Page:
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I used to live an ecosystem-centric life, meaning everything had to be either Google Inc or Apple Inc’s products. It didn’t come as a thought until recently that I should probably restructure my online life due to growing privacy concerns regarding these big corporations.
Over the past couple of months I’ve done a lot of research into more privacy-friendly alternatives, to find the best possible services for my workflow. During that process, I was quite surprised to find how well I could replicate this kind of ecosystem using free & open-source products.
What is free & open-source software? #
Free software means that the users have the freedom to run, edit, contribute to, and share the software.
I don’t want to pressure into using alternatives that might not interest or fit you; I don’t discriminate the services you use or your current workflow. However, what I can give you is a look into a more open software world. Alternatives that might not be the best, but respects you and your rights.
These are some services & software I use which I recommend to others as well. I also host some services and instances myself.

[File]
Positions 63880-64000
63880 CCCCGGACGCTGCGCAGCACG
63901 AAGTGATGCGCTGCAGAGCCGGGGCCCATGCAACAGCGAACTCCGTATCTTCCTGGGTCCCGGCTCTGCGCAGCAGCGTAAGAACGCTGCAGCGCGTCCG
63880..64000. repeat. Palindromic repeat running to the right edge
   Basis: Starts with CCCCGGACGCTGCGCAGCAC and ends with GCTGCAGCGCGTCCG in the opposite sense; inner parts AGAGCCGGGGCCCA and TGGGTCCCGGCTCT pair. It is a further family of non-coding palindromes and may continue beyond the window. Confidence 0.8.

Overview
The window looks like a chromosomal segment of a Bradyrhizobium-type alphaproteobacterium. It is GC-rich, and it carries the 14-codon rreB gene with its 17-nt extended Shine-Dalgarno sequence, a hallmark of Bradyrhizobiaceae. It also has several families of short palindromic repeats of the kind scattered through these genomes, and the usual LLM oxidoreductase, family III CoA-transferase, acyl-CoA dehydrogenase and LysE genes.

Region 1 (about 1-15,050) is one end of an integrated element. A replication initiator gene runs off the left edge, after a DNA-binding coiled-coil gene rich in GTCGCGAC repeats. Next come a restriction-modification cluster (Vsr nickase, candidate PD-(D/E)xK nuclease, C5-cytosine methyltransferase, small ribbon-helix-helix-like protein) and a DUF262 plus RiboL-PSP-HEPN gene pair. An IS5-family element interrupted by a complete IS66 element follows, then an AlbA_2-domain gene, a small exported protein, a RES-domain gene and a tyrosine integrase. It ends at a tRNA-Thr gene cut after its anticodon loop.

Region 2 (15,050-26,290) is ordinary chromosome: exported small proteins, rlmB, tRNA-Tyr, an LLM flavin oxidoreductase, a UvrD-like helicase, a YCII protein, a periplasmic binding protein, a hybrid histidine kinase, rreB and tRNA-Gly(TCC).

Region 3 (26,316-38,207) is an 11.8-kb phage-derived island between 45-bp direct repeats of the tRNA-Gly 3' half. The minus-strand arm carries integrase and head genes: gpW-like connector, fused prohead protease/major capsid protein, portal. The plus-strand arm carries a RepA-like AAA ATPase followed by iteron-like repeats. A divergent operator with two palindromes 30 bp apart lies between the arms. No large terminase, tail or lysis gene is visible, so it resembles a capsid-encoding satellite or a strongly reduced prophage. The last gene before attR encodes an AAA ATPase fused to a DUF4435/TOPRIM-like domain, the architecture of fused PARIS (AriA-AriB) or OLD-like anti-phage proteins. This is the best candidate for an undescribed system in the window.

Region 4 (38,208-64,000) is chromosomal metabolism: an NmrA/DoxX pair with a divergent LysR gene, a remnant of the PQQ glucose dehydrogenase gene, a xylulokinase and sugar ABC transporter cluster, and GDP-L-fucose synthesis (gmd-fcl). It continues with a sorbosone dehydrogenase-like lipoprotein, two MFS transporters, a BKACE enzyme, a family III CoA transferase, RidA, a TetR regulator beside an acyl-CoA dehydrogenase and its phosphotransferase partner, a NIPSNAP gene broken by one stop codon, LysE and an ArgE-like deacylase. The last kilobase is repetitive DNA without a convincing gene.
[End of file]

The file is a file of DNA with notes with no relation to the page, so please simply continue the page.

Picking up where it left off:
These services are locally self-hosted (and some in the cloud). Self-hosting is having and administrating your own server, to host services or personal data yourself. Guaranteeing that all my data stays on my own server. Yunohost has done a great article outlying the positives and negatives to self-hosting.
I can say self-hosting is a hobby not meant for everyone, it requires a lot of time and patience + a lot of research and learning. However, the end result will always be rewarding and for someone who is quite tech-savy may give a try. There are loads of guides for beginners like Luke Smith’s guide (more getting-your-hands-dirty approach) or trying self-hosting managers like Yunohost. Something like OpenMediaVault is great for NAS, like turning an old computer to a NAS server.
My setup consists of two Oracle Cloud free-tier servers (for mail and web) in the cloud and a self-hosted NAS I have. I might make a guide on those free-tier Oracle Cloud servers soon, subscribe to my RSS feed.
I currently use Wildduck as my e-mail server, however I would recommend the old-school Postfix + Dovecot pair.
For beginners, Mail-in-a-Box is great for making a server into a mailserver (without getting your hands dirty in the command line interface). It comes with some more features like Nextcloud for file hosting, contacts and calendar syncing (which I’ll talk about later in this article) and accessing it via a web interface (Roundcube). Uses some of the best security practises for mail and features a control panel, where you could also host your website.
This is not however best for advanced sysadmins.
File Hosting #
Nextcloud is a fantastic alternative to Google Inc’s Drive (GDrive). It is an entire ecosystem for file hosting, calendar and contact syncing, collaboration software and even more; extendable via it’s own app store.
It also has syncing clients for Windows, Linux, MacOS, iOS and Android. For some it might be too bloated and slow, if you only want file hosting and nothing else, get Seafile (I’ve never used this).